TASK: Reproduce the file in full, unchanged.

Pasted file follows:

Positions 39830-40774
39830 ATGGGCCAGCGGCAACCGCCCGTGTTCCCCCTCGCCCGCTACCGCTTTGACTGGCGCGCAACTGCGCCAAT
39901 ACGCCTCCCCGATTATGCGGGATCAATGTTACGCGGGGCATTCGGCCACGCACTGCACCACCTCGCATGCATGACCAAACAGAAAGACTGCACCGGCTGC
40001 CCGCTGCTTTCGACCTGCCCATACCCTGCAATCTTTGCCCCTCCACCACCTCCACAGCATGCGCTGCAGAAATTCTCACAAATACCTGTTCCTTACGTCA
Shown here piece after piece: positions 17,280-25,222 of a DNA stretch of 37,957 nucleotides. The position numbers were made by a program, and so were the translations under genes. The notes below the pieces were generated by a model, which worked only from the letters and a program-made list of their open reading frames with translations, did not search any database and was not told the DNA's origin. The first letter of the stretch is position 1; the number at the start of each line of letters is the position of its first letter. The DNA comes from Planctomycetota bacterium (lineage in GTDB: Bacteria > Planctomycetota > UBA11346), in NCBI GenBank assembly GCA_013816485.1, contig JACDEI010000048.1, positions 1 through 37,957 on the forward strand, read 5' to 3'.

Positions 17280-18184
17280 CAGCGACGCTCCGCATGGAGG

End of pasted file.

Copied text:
Positions 39830-40774
39830 ATGGGCCAGCGGCAACCGCCCGTGTTCCCCCTCGCCCGCTACCGCTTTGACTGGCGCGCAACTGCGCCAAT
39901 ACGCCTCCCCGATTATGCGGGATCAATGTTACGCGGGGCATTCGGCCACGCACTGCACCACCTCGCATGCATGACCAAACAGAAAGACTGCACCGGCTGC
40001 CCGCTGCTTTCGACCTGCCCATACCCTGCAATCTTTGCCCCTCCACCACCTCCACAGCATGCGCTGCAGAAATTCTCACAAATACCTGTTCCTTACGTCA
Shown here piece after piece: positions 17,280-25,222 of a DNA stretch of 37,957 nucleotides. The position numbers were made by a program, and so were the translations under genes. The notes below the pieces were generated by a model, which worked only from the letters and a program-made list of their open reading frames with translations, did not search any database and was not told the DNA's origin. The first letter of the stretch is position 1; the number at the start of each line of letters is the position of its first letter. The DNA comes from Planctomycetota bacterium (lineage in GTDB: Bacteria > Planctomycetota > UBA11346), in NCBI GenBank assembly GCA_013816485.1, contig JACDEI010000048.1, positions 1 through 37,957 on the forward strand, read 5' to 3'.

Positions 17280-18184
17280 CAGCGACGCTCCGCATGGAGG